ReCore wears its Japanese-ness on its sleeve. On a sand-swept planet, a hardy survivor makes her way across the desolate surface accompanied by a robot canine companion that wouldn’t look out of place in a Pixar film. The human, Joule, has sci-fi boosters on her boots, complementing a stylishly utilitarian getup. From a visual design standpoint, she’s a good middle ground between Samus Aran and Mega Man, albeit with a more makeshift sense of fashion.

It’s all very anime, which is appropriate since the game is a collaboration between former Metroid Prime vets Armature and Keiji Inafune’s studio, Comcept. Although ReCore is Inafune’s conceptual brainchild — and, considering it’s about humanity’s relationship with robots, what an Inafune-esque premise it is — what may not be immediately noticeable is that its script comes primarily from veteran Halo writer Joe Staten.

While I’ve yet to play much of ReCore, its personality is evident right away. The subject matter of its premise, a terrible plague wiping out most of humanity, is foregrounded by a tone strikingly different than the often self-serious Halo; it wouldn’t feel out of place in a Japanese cartoon for kids. (This is as it should be — as Staten reassures me, sci-fi’s tropes typically only tell half the story).

Despite Joule’s status as of the last survivors of the human race, she’s often quite chipper, even in the midst of necessary-for-survival activities. Mac, Joule’s cheerful CoreBot pup, will run after power cores Joule throws toward doors to unlock them; it’s a shame there’s no command to pet him. The robots in the game all speak their own cute gibberish language, too.

Staten says personality was always a key tenet of ReCore.

“Inafune-san had this wonderful idea about each Core having a distinct signature personality, which I sort of interpreted as a kind of Snow White and the Seven Dwarves story,” he says. “[Each dwarf was] unique from everyone else, and the same should be true of the CoreBots — the idea was always there that the human character would be the head of this little family.”

With neither Comcept nor Armature equipped for a full-time writer, Staten joined the project early on, fleshing out Inafune’s ideas for the characters and the premise through conversations with both studios. Armature’s Mark Pacini already knew Inafune, who served as a conduit between Staten and Inafune. A typical iterative process began, lasting throughout the project, though early discussions revolved around the setting being the Moon or Mars.

Yet just as was originally the case with Halo — you can thank Staten for Master Chief’s wry sense of humor — writing ReCore was really more about the characters than anything else.

ReCore really is more unapologetically charming,” Staten says. “[But] you don’t have a story without characters, and you want characters to collide into each other in interesting ways and create drama. And I love it when those sparks come off characters, but the sparks I like the most are maybe a little bit funny and maybe a little bit sad — those are the kinds of things I like to write.”

Those ideas manifest itself here with a more cuddly message than you often see in sci-fi, though one not all that uncommon in Japanese games.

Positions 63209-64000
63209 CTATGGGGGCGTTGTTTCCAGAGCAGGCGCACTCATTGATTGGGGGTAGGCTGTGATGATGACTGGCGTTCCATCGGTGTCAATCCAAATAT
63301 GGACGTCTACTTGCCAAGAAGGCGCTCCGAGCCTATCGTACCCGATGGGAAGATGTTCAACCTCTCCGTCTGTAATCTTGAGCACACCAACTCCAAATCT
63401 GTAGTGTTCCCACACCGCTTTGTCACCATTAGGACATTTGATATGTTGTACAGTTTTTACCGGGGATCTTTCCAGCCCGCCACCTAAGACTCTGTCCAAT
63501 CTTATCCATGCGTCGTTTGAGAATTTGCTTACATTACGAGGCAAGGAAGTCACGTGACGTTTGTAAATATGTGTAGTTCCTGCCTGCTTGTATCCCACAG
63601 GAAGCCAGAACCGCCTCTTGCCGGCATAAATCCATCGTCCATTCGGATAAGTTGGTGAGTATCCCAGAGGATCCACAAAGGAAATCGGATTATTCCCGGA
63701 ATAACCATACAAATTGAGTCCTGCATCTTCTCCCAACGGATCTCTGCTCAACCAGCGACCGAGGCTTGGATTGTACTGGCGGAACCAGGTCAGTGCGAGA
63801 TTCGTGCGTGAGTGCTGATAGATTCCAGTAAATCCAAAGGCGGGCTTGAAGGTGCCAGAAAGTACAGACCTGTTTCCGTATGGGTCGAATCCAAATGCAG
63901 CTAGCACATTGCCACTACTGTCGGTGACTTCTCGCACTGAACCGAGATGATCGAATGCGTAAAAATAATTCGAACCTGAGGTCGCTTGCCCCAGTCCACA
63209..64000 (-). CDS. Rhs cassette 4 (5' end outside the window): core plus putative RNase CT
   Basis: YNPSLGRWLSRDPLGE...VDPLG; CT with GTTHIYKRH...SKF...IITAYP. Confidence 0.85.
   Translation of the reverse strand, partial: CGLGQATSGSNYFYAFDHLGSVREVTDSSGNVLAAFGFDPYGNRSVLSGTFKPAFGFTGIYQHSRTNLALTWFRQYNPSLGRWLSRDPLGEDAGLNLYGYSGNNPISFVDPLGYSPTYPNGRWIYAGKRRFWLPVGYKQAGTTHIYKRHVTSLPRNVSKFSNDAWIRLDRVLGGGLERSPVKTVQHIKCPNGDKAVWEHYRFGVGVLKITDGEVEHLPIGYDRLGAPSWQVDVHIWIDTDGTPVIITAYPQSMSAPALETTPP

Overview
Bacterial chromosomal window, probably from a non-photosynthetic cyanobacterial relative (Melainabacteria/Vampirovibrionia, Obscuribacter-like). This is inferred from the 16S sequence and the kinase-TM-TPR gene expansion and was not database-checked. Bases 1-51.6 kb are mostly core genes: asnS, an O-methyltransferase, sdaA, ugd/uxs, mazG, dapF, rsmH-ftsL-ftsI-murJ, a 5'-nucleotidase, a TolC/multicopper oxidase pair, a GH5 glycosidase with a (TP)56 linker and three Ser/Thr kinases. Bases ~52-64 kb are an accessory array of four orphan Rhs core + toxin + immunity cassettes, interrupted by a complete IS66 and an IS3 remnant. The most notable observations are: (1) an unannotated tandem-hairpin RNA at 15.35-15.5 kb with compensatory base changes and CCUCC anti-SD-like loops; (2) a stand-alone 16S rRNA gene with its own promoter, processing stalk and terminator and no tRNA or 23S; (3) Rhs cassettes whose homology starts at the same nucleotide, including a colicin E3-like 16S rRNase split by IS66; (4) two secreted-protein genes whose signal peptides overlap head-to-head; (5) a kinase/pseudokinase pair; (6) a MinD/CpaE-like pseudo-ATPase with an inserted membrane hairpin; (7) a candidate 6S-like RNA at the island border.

“We decided early on that this was really a story about — if it was about any idea at all — it was family and companionship,” Staten says. “And how in a family or a set of friends it’s really our differences that make us stronger.”

It’s an interesting, if subtle, kind of approach for any modern triple-A game, particularly one that also encompasses the loneliness of non-linear “Metroidvania”-style design, so named for Koji Igarishi’s open-ended work on Castlevania as well as Metroid itself. And while it doesn’t revolutionize the subject matter, the difference in tone is refreshing. It’s also, obviously, intended for a universal appeal.

“That same story — you know, it could be told anywhere. Sci-fi is just the wrapper,” Staten says. “Back in the Halo days, we didn’t hit it from that angle. We wanted to make a first-person shooter about space marines. Who the Master Chief was and the themes that would go with the story came later.”

Interestingly, Staten points to a few other unexpected inspirations among the Wall-Es and Star Wars droids: Red Dead Redemption (for its frontier feel), The Jungle Book, and even Lassie.

“I was channel surfing late one night, and I happened to run into this clip [of the show],” he says. “Lassie would come up and bark, and the humans would be able to intuit a very complicated thing that she was trying to tell them. And something clicked — the CoreBots shouldn’t speak any recognizable language. They should speak their own little language.”

That eventually led to a CoreBot alphabet designed by Inafunes team at Comcept, which Staten says follows suit with the rest of the game.

“Even if you look at the characters for the alphanumeric symbols, they have little charm and personality,” he says. “Each character has a little face in it. And a funny little pose. So even at that really granular level, it has that same [feel].”

It’s just one more example of what can come out of a fun cooperative partnership.

“Any one studio, any one person couldn’t have made ReCore the special little creation it was,” Staten says. “And I really took that feeling we had working together as a group and let that bleed into the story as I wrote. It was motivation for me in terms of writing the little team spirit story of Joule and her CoreBots.”

Staten is well aware of how all of that sounds. “There’s your Barbara Walters moment,” he laughs. “But it’s true, games are collaborations between really fun groups of people that collide together. Those are precious days — you’ve got to enjoy them while they last.”

Photos via Microsoft

Steve Haske is a Seattle-based writer and sometimes a creator of stupid art. His work can be found on VICE and Playboy. Iain Glen is his Virgil.